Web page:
Friday, April 14
Although the calendar says it is spring, the so-called Winter Hexagon remains prominent on April evenings. One of the sky’s largest asterisms — a recognizable pattern of stars separate from a constellation’s form — the hexagon stands out in the western sky after darkness falls. To trace this asterism, start with southern Orion’s luminary, Rigel. From there, the hexagon makes a clockwise loop. The second stop is brilliant Sirius in Canis Major. Next, pick up Procyon in the faint constellation Canis Minor, then the twins Castor and Pollux in Gemini, followed by Capella in Auriga, Aldebaran in Taurus, and finally back to Rigel.
Uranus is in conjunction with the Sun at 2 a.m. EDT. From our earthly perspective, this means the distant planet lies behind the Sun and so is out of sight. Uranus will return to view in the morning sky in late May.
Saturday, April 15
After passing between the Sun and Earth only three weeks ago, Venus already appears conspicuous in the predawn sky. It rises some 90 minutes before our star and climbs 10° above the eastern horizon 30 minutes before sunrise. The planet shines so brightly, at magnitude –4.7, that it shows up easily in the brightening twilight. A telescope will deliver spectacular views of the inner world’s 49″-diameter disk, which appears just 13 percent lit.
The Moon reaches apogee, the farthest point in its orbit around Earth, at 6:05 a.m. EDT. It then lies 251,950 miles (405,475 kilometers) from Earth’s center.
Sunday, April 16
For those who like to observe during the quiet predawn hours, Saturn offers a visual treat this week. The ringed planet rises before 1 a.m. local daylight time and climbs some 30° high in the south by the time morning twilight begins. It shines at magnitude 0.3 against the backdrop of northwestern Sagittarius, where it appears nearly stationary relative to the background stars. Take a look at Saturn through binoculars and you’ll also see the open star clusters M21 and M23 as well as the spectacular Lagoon (M8) and Trifid (M20) nebulae less than 4° to its east. When viewed through a telescope, the planet shows a 17″-diameter disk surrounded by a stunning ring system that spans 40″ and tilts 26° to our line of sight. And as a bonus, this morning the waning gibbous Moon appears near Saturn. The two approach each other as morning progresses; the Moon will pass 3° north of the planet at 2 p.m. EDT.
Monday, April 17
Jupiter reached opposition and peak visibility just 10 days ago, and it remains a stunning sight all night. It appears low in the east-southeast during evening twilight and climbs highest in the south around 1 a.m. local daylight time. Shining at magnitude –2.5, the giant planet is the night’s brightest celestial object with the exception of the waning gibbous Moon and Venus, neither of which rises until well past midnight. Jupiter resides among the background stars of Virgo, 8° northwest of that constellation’s brightest star, 1st-magnitude Spica. When viewed through a telescope, the gas giant’s disk spans 44″ and shows incredible detail in its cloud tops.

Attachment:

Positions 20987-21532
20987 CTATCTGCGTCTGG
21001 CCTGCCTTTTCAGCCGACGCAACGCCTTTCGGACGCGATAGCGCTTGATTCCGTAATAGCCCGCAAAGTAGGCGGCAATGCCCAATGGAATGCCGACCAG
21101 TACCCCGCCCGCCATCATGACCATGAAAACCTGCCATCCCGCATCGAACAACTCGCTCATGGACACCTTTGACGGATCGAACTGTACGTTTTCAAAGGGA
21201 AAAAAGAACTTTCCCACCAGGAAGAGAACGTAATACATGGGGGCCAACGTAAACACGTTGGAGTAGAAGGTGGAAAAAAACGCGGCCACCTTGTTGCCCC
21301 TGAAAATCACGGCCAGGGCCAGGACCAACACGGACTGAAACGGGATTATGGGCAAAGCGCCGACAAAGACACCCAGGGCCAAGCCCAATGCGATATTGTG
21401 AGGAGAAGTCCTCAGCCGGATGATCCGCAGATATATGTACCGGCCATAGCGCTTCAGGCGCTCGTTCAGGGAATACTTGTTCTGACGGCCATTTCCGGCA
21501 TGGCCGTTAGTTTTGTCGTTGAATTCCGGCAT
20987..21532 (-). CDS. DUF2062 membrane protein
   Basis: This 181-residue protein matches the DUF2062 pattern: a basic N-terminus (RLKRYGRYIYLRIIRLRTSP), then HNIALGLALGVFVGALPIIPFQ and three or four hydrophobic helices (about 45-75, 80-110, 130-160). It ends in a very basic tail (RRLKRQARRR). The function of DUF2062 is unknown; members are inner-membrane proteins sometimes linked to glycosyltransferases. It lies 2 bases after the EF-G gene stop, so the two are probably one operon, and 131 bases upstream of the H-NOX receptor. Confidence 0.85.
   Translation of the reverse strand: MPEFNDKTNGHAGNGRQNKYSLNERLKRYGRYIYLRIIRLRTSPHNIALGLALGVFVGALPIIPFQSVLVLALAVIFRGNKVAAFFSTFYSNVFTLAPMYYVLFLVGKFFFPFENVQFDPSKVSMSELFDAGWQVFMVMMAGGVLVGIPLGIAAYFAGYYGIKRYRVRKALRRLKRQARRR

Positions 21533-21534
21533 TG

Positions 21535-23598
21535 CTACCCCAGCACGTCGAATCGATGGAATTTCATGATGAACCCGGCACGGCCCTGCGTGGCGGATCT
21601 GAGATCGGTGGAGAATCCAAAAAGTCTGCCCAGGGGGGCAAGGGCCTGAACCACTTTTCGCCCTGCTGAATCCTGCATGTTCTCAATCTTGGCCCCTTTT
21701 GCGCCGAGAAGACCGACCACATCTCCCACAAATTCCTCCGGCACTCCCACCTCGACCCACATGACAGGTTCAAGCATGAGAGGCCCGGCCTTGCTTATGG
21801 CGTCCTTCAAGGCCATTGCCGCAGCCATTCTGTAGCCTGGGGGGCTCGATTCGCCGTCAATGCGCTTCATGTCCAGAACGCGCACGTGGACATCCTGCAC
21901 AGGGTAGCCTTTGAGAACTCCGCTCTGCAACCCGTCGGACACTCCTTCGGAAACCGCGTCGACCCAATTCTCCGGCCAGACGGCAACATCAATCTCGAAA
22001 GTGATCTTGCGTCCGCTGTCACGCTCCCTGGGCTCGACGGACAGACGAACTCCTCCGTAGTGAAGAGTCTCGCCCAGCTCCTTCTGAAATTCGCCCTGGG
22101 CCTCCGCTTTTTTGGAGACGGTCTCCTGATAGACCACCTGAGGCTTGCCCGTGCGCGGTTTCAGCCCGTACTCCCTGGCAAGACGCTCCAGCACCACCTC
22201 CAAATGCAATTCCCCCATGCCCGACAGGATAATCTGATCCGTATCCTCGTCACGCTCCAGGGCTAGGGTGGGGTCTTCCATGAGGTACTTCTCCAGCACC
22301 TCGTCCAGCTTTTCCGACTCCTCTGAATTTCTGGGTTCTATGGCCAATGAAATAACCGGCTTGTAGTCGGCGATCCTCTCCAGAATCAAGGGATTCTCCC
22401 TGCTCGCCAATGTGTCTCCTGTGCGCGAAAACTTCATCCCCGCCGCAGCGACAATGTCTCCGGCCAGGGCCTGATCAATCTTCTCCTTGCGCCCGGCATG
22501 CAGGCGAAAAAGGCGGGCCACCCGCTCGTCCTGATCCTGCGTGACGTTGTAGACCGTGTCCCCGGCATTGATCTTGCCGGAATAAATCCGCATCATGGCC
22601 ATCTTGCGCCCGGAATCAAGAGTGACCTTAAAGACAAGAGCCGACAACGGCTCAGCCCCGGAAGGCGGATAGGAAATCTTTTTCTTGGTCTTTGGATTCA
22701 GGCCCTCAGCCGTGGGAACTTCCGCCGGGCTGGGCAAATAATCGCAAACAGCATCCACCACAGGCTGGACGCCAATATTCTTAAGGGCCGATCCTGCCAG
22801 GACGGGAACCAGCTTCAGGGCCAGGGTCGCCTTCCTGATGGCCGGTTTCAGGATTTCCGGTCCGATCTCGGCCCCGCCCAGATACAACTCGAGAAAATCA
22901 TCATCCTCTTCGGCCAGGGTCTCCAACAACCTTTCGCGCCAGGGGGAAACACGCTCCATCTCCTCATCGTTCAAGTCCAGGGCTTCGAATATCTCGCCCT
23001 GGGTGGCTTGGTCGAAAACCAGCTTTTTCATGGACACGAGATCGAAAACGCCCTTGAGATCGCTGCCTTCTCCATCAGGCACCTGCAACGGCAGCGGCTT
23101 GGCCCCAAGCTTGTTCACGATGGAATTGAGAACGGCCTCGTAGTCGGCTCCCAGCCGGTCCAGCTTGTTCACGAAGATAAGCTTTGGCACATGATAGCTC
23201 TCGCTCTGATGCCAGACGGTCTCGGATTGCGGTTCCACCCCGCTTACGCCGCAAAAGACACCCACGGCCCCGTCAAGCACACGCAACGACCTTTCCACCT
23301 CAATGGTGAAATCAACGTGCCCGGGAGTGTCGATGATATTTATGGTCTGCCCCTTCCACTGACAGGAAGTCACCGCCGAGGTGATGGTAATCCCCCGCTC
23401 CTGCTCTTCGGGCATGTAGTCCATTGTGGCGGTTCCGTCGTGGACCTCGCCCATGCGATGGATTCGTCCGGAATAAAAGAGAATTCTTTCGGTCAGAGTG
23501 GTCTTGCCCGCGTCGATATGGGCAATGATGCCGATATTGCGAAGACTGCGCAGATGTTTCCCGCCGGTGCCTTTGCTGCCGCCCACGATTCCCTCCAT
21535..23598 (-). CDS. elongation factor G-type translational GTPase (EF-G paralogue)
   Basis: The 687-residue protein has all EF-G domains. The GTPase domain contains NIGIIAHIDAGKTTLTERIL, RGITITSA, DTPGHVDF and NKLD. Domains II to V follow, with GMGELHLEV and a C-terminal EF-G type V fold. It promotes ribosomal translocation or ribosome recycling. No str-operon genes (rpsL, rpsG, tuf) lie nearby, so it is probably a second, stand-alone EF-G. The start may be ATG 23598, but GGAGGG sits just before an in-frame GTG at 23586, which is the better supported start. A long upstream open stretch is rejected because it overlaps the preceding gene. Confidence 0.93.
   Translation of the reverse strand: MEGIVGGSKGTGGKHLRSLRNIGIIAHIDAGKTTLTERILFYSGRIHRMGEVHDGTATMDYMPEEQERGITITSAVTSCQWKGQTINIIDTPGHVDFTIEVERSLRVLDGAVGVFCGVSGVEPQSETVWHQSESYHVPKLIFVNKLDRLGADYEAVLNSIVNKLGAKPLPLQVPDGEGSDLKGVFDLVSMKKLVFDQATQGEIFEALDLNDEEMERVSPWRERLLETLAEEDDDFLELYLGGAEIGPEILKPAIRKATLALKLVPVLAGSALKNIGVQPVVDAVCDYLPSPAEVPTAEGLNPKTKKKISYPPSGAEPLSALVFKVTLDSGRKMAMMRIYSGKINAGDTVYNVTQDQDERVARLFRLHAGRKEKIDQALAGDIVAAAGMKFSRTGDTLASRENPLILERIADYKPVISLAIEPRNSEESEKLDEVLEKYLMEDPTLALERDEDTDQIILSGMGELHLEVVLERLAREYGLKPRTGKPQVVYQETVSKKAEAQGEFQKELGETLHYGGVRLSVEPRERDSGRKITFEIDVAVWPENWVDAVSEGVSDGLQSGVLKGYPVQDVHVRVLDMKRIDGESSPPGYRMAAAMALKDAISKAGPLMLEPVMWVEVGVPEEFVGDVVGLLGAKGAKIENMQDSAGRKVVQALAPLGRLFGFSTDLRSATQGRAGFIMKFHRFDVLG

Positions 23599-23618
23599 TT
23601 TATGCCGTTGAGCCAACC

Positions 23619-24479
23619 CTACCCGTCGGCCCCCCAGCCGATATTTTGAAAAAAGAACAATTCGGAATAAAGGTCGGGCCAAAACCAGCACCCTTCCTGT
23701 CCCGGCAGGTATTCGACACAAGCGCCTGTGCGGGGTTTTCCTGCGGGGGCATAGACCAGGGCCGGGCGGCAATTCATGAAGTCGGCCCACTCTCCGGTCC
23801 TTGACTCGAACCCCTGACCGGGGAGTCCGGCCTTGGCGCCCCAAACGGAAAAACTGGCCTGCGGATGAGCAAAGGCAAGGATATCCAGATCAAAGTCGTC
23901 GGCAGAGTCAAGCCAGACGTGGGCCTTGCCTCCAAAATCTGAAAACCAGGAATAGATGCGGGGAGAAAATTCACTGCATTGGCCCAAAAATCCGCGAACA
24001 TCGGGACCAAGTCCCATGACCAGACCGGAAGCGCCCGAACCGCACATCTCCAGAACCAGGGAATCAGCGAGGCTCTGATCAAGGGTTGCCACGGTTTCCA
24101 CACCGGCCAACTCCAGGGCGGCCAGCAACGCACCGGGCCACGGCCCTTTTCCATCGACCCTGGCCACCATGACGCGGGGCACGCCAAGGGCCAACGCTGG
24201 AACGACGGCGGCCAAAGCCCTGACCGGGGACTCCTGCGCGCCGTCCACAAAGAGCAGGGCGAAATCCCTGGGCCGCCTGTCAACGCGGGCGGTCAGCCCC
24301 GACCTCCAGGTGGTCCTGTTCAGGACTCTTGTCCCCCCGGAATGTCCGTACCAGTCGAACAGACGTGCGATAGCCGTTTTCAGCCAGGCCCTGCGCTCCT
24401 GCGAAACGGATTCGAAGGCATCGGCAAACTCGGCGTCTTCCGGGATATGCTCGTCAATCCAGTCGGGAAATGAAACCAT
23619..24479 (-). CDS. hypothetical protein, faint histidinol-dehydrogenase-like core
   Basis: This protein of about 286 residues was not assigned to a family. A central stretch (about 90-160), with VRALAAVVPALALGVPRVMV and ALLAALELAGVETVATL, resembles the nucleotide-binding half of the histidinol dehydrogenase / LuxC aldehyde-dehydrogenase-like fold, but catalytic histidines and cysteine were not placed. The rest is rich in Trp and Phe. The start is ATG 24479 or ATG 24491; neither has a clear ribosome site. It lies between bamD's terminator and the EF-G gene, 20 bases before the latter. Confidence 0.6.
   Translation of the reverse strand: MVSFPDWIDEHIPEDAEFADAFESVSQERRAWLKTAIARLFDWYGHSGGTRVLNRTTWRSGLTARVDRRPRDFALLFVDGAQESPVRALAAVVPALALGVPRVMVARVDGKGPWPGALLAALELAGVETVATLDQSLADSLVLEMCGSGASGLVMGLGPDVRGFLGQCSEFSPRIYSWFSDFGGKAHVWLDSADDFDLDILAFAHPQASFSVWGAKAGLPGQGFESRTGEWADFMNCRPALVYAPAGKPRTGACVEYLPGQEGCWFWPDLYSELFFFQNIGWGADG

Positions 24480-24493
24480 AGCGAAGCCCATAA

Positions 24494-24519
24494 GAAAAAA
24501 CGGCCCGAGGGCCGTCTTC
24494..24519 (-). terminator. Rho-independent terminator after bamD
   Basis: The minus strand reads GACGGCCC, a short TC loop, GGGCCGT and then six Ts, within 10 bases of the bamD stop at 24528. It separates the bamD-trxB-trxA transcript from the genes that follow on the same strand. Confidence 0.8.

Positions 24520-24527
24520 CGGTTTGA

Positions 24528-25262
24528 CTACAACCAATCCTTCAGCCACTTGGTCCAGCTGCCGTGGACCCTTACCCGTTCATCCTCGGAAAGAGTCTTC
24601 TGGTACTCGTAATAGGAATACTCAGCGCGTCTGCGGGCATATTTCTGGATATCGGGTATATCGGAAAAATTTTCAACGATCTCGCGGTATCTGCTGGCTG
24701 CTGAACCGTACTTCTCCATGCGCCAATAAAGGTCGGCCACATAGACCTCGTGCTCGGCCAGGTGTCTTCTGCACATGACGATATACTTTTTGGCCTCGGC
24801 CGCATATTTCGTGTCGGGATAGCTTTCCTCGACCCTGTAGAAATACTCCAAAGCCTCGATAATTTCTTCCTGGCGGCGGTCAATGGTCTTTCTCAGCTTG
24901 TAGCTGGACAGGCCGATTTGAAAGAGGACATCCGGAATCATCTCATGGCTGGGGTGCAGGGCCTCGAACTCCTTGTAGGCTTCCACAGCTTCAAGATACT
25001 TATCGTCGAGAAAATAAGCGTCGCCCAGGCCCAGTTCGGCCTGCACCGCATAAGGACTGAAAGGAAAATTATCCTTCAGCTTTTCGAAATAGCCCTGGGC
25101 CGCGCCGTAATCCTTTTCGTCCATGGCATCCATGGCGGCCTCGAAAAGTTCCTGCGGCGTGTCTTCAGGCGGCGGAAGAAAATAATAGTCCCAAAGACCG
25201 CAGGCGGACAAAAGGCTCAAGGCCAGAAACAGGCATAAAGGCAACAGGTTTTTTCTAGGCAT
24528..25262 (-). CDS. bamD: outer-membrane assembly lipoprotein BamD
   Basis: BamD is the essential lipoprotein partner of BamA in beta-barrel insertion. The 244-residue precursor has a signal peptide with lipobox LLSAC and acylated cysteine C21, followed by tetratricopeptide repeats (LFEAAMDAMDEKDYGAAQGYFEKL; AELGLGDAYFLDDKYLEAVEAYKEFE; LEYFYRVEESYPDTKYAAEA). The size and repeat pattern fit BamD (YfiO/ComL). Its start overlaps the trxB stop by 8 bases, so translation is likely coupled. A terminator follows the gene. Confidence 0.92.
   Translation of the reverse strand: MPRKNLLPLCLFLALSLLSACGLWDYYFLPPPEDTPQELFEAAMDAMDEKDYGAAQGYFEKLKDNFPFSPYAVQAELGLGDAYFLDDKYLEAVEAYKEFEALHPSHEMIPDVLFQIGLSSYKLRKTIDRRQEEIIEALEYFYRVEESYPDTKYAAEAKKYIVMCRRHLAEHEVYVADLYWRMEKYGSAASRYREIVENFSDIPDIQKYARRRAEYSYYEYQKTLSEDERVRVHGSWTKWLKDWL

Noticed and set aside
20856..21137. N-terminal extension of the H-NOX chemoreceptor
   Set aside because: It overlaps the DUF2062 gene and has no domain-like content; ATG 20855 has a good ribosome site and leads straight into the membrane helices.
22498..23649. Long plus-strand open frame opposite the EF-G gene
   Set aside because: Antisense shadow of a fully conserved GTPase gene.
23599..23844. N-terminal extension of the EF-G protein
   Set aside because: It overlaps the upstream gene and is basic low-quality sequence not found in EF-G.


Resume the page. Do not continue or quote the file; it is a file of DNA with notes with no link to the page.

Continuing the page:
Tuesday, April 18
One of the spring sky’s finest deep-sky objects, the Beehive star cluster (M44) in the constellation Cancer the Crab, lies high in the southwest after darkness falls. With naked eyes under a dark sky, you should be able to spot this star group as a faint cloud. But the Beehive explodes into dozens of stars through binoculars or a small telescope at low power.
Wednesday, April 19
Last Quarter Moon occurs at 5:57 a.m. EDT. The half-lit orb rises shortly after 2 a.m. local daylight time and climbs highest in the south around 7 a.m. (after sunrise). Earth’s only natural satellite appears against the dim background stars along the border between Sagittarius and Capricornus.
Thursday, April 20
Mars continues to put on a nice show these April evenings. It appears 15° high in the west an hour after sunset and doesn’t dip below the horizon until after 10 p.m. local daylight time. The magnitude 1.6 Red Planet appears among the background stars of Taurus the Bull, just 4° due south of the Pleiades star cluster (M45). Mars and the Pleiades remain within a single binocular field for more than 10 days. Unfortunately, a telescope shows no detail on the planet’s 4″-diameter disk.
Mercury reaches inferior conjunction, passing between the Sun and Earth, at 2 a.m. EDT. The innermost planet will return to view before dawn in mid-May.
Friday, April 21
The Big Dipper’s familiar shape rides high in the northeast on April evenings. The spring sky’s finest binocular double star marks the bend of the Dipper’s handle. Mizar shines at 2nd magnitude, some six times brighter than its 4th-magnitude companion, Alcor. Even though these two are not physically related, they make a fine sight through binoculars. (People with good eyesight often can split the pair without optical aid.) A small telescope reveals Mizar itself as double — and these components do orbit each other.
Saturday, April 22
The annual Lyrid meteor shower reaches its peak before dawn. Conditions this year should be nearly ideal. The waning crescent Moon doesn’t rise until after 4 a.m. local daylight time, and even when it does, it sheds little light into the predawn sky. The shower’s radiant — the point in the constellation Lyra the Harp from which the meteors appear to emanate — climbs nearly overhead just before morning twilight starts to break. Under a clear, dark sky, observers can expect to see 15 to 20 meteors per hour.
Sunday, April 23
The waning crescent Moon appears to the right of Venus before dawn. The two approach each other as the morning progresses, and the Moon will pass 5° south of the planet at 2 p.m. EDT.